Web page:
Blog Zena Izbeglica B92

WLOG 001: From Damascus to Beirut

I used to live in Damascus. The city was beautiful. I completed my studies there and got myself a job.

Source: Info Park, Jasmin Dijan
(Alessandra Kocman, Carpets in the Umayyad Mosque in Damascus, flickr.com)
(Alessandra Kocman, Carpets in the Umayyad Mosque in Damascus, flickr.com)

Written by: Jasmin Dijan, Belgrade

A year later I got married. One year after that the first daughter was born. Two years later, the second one. And then, in 2011, the war started in Syria.

Our apartment was located in the suburbs of Damascus, and that's where it all started. Our place was wrecked with havoc. Tanks came from the land. Bombs were falling from the air. The whole city was bathed in rain of bullets. I remember the nights were the scariest. We couldn't sleep. At night one feels the strongest fear, when you know no one's sleeping, but you don't utter a word to anyone so you wouldn't interrupt your own thoughts and theirs as well. The biggest fear I have ever felt was then, during the silence. I didn't know what would happen to us, but I didn't cry.

(Fulvio Spada, Marble floor, Damascus, flickr.com)
(Fulvio Spada, Marble floor, Damascus, flickr.com)

Tanks growled next to our building. Bombing lasted from 3 to 7 AM. During those four hours, a feeling aroused that I was never able to explain: the only moment when parents cannot protect their own children. All of us hugged and lay down on the floor. As the detonations were slowing down, so did our breathing. Slowly. Quieter. Everything is going to be all right. I didn't cry.

The following morning we decided to leave our apartment. We wanted to stay at my parents’ who lived nearby, fifteen minutes away from our neighborhood. But I wasn't sure if I wanted to make them know the feeling of hopelessness of not being able to protect us. Also, I didn't know what awaits us in the other part of the city. I didn't know if it was the right time for us to go. I didn't know weather we would be allowed to go, in the first place. My husband went to fetch the car and his plan was to check if everything's all right along the way. He said to wait in front of the entrance in ten minutes. When the eleventh minute had gone by, I started to worry. That breathing again. Is this the longest wait in my entire life. Sixteen minutes had gone by, and there was still no sign of him. Gunfire could be heard from a far. All around. I couldn't tell where it was coming from. I couldn't know if my husband is ever going to return. I didn't cry. I shut my eyes and he showed up. "We can go out", he said.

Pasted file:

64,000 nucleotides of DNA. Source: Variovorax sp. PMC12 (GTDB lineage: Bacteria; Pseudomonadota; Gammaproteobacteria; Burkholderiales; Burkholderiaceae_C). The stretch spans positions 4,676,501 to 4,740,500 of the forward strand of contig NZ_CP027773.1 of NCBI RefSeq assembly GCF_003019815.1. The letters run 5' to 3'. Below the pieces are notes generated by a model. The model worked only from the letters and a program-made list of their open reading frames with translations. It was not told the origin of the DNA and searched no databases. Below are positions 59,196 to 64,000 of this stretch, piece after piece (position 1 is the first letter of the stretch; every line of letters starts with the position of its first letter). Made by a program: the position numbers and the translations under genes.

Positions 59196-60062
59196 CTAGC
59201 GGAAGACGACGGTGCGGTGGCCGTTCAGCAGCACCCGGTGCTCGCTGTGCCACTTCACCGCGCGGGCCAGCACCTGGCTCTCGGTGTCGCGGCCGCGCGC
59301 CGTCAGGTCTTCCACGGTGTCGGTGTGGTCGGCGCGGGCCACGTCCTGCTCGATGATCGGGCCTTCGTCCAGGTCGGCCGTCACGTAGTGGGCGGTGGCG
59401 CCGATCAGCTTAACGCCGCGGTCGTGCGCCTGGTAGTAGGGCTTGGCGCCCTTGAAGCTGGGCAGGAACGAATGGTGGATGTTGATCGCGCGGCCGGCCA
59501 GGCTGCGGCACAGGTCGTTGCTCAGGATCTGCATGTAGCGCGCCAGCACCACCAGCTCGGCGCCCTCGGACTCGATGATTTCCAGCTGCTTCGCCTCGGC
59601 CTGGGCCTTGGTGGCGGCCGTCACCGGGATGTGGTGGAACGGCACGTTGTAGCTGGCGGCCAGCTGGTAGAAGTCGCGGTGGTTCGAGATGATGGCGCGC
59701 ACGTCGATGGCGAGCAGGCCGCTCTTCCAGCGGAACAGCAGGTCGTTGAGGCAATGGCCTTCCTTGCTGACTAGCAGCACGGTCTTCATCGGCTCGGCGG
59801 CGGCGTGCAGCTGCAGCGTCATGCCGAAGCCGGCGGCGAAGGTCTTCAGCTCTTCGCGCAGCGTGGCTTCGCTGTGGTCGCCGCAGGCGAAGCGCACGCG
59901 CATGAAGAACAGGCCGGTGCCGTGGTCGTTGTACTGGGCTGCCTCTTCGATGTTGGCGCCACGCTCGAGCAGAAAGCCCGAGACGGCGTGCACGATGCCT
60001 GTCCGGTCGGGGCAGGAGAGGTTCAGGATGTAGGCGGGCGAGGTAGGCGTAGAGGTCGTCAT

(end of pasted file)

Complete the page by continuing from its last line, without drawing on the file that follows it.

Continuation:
(seler+seler, great mosque of damascus 709-15 AD, syria, easter 2004, flickr.com)
(seler+seler, great mosque of damascus 709-15 AD, syria, easter 2004, flickr.com)

We got into the car and took off. We were driving through familiar streets, but we were not able to recognize them. I could see people on the streets. Their bodies. They were lying around. Some of them were still in their cars. I thought it could had been us. It could had been us in our cars. For ten minutes we were driving through sights that we had only seen on television before. This wasn't Damascus. This wasn't my city. And then I started crying.

The following days were hard. We took solace from the idea that the worst event in our lives is behind us. It was peaceful for a couple of days. We talked. Children played. I got back to work and tried to sleep well. One morning, while I was at the office, Damascus was hailed down with bombs.

I came back to my parents' apartment and saw them. All of the apartment's windows were shattered. I closed my eyes. My husband came and said: "We must leave Syria".

"Where are we going?"

"To Beirut. Temporarily. Until the situation changes."

"To Beirut?"

Ten days after that I was looking at the harbor of Beirut.

/to be continued/

This blog is based on everyday-life stories of women refugees and migrants who are currently residing in Serbia. The blog was written by an author whose name has been changed to protect her privacy and was produced by Info Park with support of UN Women in Serbia with an aim of shedding light on the situation of women refugees and migrants. The views and analysis contained in the blog are those of the author and do not necessarily represent the views of UN Women, the United Nations or any of its affiliated organizations.

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